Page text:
Sunday, September 25, 2011

Rubrics, Disenchantment, and Analysis I

There is a tendency, in certain precincts in, and around, higher education, to fethishize rubrics.  One gets the impression at conferences and from consultants that arranging something in rows and columns with a few numbers around the edges will call forth the spirit of rational measurement, science even, to descend upon the task at hand.  That said, one can acknowledge the heuristic value of rubrics without succumbing to a belief in their magic.  Indeed, the critical examination of almost any of the higher education rubrics in current circulation will quickly disenchant, but one need not abandon all hope: if assessment is "here to stay," as some say, it need not be the intellectual train wreck its regional and national champions sometimes seem inclined to produce.

Consider this single item from a rubric used to assess a general education goal in gender:

As is typical of rubric cell content, each of these is "multi-barrelled" -- that is, the description in each cell is asking more than one question at a time. It's not unlike a survey in which respondents are asked, "Are you conservative and in favor of ending welfare?"  It's a methodological no-no, and, in general, it defeats the very idea of dis-aggregation (i.e., "what makes up an A?") that a rubric is meant to provide.

In addition, rubrics when they are presented like this are notoriously hard to read. That's not just an aesthetic issue -- failure to communicate effectively leads to misuse of the rubrik (measurement error) and reduces the likelihood of effective constructive critique.

Here is the same information presented in a manner that's more methodologically sound and more intellectually legible:

At the risk of getting ahead of ourselves, there IS a serious problem when these rank ordered categories are used as scores that can be added up and averaged, but we'll save that for another discussion.  Too, there is the issue of operationalization -- what does "deep" mean, after all, and how do you distinguish it from not so deep?  But this too is for another day.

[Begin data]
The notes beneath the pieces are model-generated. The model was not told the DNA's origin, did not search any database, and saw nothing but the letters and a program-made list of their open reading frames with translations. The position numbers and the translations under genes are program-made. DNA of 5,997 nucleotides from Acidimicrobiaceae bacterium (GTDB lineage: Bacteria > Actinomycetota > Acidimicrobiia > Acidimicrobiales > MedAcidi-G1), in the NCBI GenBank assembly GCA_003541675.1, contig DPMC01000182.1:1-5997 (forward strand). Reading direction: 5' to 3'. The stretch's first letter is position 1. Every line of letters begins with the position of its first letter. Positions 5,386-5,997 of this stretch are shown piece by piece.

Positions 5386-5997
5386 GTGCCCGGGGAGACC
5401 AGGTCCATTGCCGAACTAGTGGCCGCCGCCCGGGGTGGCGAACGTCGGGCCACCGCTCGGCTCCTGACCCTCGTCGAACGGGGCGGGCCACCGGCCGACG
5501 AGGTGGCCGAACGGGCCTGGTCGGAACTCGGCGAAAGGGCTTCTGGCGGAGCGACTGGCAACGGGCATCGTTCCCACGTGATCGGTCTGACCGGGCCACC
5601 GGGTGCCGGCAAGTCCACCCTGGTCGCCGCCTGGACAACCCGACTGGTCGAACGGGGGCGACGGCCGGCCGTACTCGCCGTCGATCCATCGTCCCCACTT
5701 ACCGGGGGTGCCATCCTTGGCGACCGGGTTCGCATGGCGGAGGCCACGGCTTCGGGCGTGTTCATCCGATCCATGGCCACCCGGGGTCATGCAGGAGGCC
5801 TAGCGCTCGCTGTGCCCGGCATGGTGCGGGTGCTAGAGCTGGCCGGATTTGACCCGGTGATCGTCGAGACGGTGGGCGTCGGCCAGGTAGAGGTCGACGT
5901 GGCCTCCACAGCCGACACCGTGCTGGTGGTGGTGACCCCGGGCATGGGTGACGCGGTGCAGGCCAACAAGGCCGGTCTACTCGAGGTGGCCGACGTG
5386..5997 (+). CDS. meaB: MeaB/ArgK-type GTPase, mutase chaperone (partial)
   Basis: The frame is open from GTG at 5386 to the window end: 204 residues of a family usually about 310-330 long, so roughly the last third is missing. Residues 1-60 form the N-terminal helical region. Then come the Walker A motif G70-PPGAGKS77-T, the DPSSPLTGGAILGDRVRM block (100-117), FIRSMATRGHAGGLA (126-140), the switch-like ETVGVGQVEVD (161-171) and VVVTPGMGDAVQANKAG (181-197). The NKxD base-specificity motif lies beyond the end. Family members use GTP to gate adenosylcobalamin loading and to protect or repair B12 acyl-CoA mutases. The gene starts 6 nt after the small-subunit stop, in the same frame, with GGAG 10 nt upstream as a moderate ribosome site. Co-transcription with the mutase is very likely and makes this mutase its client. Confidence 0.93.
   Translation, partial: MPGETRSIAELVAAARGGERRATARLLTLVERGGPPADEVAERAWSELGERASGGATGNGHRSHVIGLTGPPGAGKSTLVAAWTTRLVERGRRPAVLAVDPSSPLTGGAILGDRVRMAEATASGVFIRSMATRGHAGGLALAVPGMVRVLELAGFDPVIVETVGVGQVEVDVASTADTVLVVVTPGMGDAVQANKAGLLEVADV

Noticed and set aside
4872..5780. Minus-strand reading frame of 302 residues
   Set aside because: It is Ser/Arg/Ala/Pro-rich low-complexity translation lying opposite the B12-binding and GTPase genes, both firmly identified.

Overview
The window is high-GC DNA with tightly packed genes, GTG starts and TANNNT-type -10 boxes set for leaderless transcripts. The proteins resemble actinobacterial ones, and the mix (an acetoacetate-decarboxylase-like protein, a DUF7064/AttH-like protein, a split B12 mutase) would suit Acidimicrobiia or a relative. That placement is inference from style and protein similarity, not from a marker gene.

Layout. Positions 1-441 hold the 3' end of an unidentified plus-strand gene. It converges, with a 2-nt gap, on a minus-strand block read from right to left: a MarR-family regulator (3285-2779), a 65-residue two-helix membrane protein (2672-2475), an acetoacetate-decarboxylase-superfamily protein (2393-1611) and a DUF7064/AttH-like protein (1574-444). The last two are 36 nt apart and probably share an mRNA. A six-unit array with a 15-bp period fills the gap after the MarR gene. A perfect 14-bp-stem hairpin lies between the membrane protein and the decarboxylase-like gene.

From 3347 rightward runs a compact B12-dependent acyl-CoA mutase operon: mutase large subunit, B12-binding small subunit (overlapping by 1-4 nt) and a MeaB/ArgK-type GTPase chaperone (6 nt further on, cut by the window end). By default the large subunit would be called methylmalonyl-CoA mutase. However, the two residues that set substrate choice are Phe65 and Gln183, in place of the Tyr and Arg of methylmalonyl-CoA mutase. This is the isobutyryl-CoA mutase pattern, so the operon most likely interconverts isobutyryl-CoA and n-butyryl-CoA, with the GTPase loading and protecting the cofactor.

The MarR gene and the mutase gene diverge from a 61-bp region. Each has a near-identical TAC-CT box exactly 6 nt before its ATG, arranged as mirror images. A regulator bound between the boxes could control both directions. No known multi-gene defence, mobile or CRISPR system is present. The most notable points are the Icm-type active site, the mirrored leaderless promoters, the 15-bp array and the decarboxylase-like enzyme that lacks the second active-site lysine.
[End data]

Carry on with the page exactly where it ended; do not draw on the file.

Let's, for the sake of argument, assume that each of these judgments can be made reliably by competent judges. All told, 4 separate judgments are to be made and each has 3 values. If these knowledges and skills are, in fact, independent (if not, a whole different can of worms), then there are 3 x 3 x 3 x 3 = 81 combinations of ratings possible. Each of these 81 possible assessments is eventually mapped on to1 of 4 ratings. Four combinations are specified, but the other 77 possibilities are not:

Now let us make an (probably invalid) assumption: that each of THESE scores is worth 1, 2 or 3 "points" and then let's calculate the distance between each of the four scores. We use standard Euclidean distance – r=sqrt(x2 + y2) with the categories being: Mastery = 3 3 3 3, Practiced = 2 2 2 3, Introduced = 2 2 2 2, Benchmark = 1 1 1 1

So, how do these categories spread out along the dimension we are measuring here? Mastery, Introduced, and Benchmark are nicely spaced, 2 units apart (and M to B at 4 units). But then we try to fit P in. It's 1.7 units from Mastery and 2.2 from Benchmark, but it's also 1 unit from Introduced. To represent these distances we have to locate it off to the side.

This little exercise suggests that this line of the rubrik is measuring two dimensions.

This should provoke us into thinking about what dimensions of learning are being mixed together in this measurement operation.

It is conventional in this sort of exercise to try to characterize the dimensions in which the items are spread out. Looking back at how we defined the categories we speculate that one dimension might have to do with skill (analysis) and the other knowledge. But Mastery and Practiced were on the same level on analysis. What do we do?